Better Business Bureau Warns of Storm Chasers

  
     
When the weathermen start calling for several inches of rain and high winds, you should be prepared for the worst. In the event your home needs repairs, BBB recommends taking a few precautionary steps to protect yourself from further damage.
September 01, 2016

Hurricane and Nor’Easter Season is upon us and it often brings out the best in people, as strangers reach out to help others in need. Unfortunately, the aftermath of a crisis also brings out contractors who take advantage of those who have already been victimized.

As a follow up, your Better Business Bureau is warning local residents affected by major storms to beware of storm chasers and out-of-town contractors soliciting business.

“It is not uncommon for out-of-town storm chasers to solicit business after sudden and damaging storms,” said Christine Sauers, President of the Better Business Bureau Serving Delaware. “Storm chasers may not have proper licensure for our area and may offer quick fixes or make big promises to which they won’t deliver.”

 

Your BBB offers the following tips for storm victims:

  • Any person who solicits door-to-door sales to a residential home in the State of Delaware is required to display a Salesperson Identification Card (ID card). You can verify their credentials here: https://dorweb.revenue.delaware.gov/d2d/
  • Many municipalities also require a solicitation permit if sales people go door-to-door.  Verify that they need to have a permit by contacting your local Township or Municipality. BBB suggests consumers be pro-active in selecting a contractor and not re-active to sales calls on the phone or door-to-door pitches.
  • While most roofing contractors abide by the law, be careful allowing someone you do not know inspect your roof. An unethical contractor may actually create damage to get work.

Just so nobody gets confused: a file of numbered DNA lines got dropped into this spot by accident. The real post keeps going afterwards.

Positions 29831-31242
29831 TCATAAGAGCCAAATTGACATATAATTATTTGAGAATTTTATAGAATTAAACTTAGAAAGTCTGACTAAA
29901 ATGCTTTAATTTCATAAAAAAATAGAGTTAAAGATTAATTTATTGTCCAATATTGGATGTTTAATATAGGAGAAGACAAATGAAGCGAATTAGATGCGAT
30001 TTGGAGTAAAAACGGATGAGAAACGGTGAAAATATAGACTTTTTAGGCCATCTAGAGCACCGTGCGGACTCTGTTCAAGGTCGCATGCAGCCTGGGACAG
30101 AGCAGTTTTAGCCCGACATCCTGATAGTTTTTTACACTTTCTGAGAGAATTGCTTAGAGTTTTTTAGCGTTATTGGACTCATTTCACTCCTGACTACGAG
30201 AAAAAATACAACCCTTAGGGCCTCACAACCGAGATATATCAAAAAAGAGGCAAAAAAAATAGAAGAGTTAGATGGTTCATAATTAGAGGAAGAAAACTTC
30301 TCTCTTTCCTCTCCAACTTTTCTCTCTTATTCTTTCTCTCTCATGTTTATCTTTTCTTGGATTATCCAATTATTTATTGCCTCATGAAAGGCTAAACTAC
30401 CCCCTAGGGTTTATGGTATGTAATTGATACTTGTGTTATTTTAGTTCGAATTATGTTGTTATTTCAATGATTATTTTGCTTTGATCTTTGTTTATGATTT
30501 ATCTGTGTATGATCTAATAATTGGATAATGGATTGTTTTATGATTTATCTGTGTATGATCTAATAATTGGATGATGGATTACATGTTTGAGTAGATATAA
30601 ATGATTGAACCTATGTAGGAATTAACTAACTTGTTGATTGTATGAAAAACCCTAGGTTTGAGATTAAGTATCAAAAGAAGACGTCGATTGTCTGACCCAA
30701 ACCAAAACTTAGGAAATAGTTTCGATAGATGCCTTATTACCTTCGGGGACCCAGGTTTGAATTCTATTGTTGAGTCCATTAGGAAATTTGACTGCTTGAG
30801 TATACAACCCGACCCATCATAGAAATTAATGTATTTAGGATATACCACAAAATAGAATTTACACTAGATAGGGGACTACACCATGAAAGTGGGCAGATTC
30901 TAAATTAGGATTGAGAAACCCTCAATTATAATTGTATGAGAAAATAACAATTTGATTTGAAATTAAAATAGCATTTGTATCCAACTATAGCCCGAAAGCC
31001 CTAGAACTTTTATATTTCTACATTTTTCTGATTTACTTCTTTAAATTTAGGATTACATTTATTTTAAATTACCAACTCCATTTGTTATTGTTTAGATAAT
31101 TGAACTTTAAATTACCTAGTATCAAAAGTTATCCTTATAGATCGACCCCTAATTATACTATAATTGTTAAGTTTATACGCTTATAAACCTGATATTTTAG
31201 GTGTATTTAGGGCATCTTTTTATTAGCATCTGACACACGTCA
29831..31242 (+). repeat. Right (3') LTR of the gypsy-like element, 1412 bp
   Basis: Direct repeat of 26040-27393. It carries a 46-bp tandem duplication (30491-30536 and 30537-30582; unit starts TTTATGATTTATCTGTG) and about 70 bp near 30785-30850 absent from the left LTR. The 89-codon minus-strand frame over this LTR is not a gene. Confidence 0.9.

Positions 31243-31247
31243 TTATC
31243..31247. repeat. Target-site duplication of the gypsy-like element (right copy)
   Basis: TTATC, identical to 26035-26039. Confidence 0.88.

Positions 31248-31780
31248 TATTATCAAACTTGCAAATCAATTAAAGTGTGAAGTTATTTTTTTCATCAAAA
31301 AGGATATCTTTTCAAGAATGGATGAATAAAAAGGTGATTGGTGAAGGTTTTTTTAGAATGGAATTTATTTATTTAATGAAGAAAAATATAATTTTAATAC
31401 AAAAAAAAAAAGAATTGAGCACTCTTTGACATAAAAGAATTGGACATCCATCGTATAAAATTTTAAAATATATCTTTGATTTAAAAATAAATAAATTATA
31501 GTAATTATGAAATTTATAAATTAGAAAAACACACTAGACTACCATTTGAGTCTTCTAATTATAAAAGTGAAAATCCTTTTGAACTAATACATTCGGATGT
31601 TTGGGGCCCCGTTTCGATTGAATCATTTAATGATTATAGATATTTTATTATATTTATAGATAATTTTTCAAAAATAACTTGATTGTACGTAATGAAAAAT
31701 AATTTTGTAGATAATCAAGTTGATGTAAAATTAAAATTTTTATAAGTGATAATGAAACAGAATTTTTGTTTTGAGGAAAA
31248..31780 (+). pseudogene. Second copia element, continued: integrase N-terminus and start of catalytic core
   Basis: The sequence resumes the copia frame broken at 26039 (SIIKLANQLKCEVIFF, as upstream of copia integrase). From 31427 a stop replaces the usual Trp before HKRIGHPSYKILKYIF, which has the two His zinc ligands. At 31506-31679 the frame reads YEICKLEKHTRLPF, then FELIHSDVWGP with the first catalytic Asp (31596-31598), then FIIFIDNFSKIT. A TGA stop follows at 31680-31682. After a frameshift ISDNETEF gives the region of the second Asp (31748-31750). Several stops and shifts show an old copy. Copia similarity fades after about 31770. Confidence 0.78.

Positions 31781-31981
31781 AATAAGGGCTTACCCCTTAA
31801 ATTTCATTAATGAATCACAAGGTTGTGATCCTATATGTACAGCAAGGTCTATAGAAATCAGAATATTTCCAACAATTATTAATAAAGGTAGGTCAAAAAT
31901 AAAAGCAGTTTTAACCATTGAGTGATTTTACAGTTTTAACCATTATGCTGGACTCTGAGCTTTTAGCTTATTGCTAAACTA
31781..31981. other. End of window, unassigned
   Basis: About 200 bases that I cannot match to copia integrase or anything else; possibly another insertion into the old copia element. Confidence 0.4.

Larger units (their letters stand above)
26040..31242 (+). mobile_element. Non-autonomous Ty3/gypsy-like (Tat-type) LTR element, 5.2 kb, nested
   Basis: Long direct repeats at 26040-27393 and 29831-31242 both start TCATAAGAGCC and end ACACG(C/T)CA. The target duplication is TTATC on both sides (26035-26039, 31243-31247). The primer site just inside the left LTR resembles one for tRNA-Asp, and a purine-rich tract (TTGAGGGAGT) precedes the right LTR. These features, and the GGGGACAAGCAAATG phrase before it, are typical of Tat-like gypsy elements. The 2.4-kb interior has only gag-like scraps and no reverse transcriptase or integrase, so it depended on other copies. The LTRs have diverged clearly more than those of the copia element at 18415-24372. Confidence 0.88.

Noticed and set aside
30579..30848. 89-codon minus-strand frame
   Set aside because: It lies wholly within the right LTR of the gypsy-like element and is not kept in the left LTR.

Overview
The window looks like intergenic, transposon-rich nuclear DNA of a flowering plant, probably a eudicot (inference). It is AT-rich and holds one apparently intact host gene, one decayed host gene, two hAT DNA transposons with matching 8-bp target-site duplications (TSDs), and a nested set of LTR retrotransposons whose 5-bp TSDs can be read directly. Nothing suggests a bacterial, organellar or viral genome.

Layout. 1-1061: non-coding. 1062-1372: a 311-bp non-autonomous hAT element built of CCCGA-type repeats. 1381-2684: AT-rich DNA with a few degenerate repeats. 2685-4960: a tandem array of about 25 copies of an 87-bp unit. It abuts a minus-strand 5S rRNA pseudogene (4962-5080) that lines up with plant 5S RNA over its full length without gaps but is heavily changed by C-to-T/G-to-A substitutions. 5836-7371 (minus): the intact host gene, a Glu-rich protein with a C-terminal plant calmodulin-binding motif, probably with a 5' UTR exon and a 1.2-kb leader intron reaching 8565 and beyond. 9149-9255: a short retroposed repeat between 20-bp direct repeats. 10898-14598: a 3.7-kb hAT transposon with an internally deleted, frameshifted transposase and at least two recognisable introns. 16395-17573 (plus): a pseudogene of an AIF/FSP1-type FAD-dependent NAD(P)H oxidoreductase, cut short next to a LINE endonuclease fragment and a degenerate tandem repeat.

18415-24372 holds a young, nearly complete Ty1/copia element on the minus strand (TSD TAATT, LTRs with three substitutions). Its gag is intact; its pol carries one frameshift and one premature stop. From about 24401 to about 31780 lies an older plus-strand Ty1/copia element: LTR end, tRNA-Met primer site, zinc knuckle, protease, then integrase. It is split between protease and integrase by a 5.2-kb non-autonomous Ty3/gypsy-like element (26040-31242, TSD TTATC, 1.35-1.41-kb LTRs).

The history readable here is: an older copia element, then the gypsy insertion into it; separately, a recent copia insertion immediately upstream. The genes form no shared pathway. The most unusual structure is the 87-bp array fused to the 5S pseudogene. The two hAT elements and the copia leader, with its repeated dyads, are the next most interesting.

• Check online with the Delaware Division of Revenue at https://dorweb.revenue.delaware.gov/scripts/bussrch/bussrch.dll to verify that the company is registered to do business in Delaware.
  • Try to get at least 3-4 quotes from contractors, and insist that payments be made to the company, not an individual.
  • Do not pay for the job in advance. Be wary of any contractor who demands full or half payment upfront. 
  • Resist high-pressure sales tactics such as the “good deal” you’ll get only if you hire the contractor on the spot.
  • Pay by credit card, if possible; you may have additional protection if there’s a problem.
  • Check that the contractor’s vehicle has signs or markings on it with the business name, phone number and license plates for your state.
  • Get a written contract that specifies the price, the work to be done, the amount of liability insurance coverage maintained by the contractor, and a time frame. Require a copy of their current certificate of insurance.

Your BBB often sees out-of-state contractors setting up shop in the area trying to capture construction work caused by major storms. BBB is warning the area contractors to beware of storm chasers who are willing to pay local construction companies substantial amounts of money to use a local business’s established name, reputation and phone so they can masquerade as a local business.

We have seen this happen in other areas of the country. After doing repairs paid by insurance companies, the out-of-state contractors left the area. Many contractors who agreed to let these storm chasers use their name regret their decision once they were left holding the bag of unsatisfied customers due to bad workmanship and/or unfulfilled warranties.

Disaster victims should never feel forced to make a hasty decision or to choose an unknown contractor. Start With Trust. For reliable information, lists of BBB Accredited Businesses by industry and BBB Business Reviews you can trust on local businesses, visit www.bbb.org or call 302-221-5255.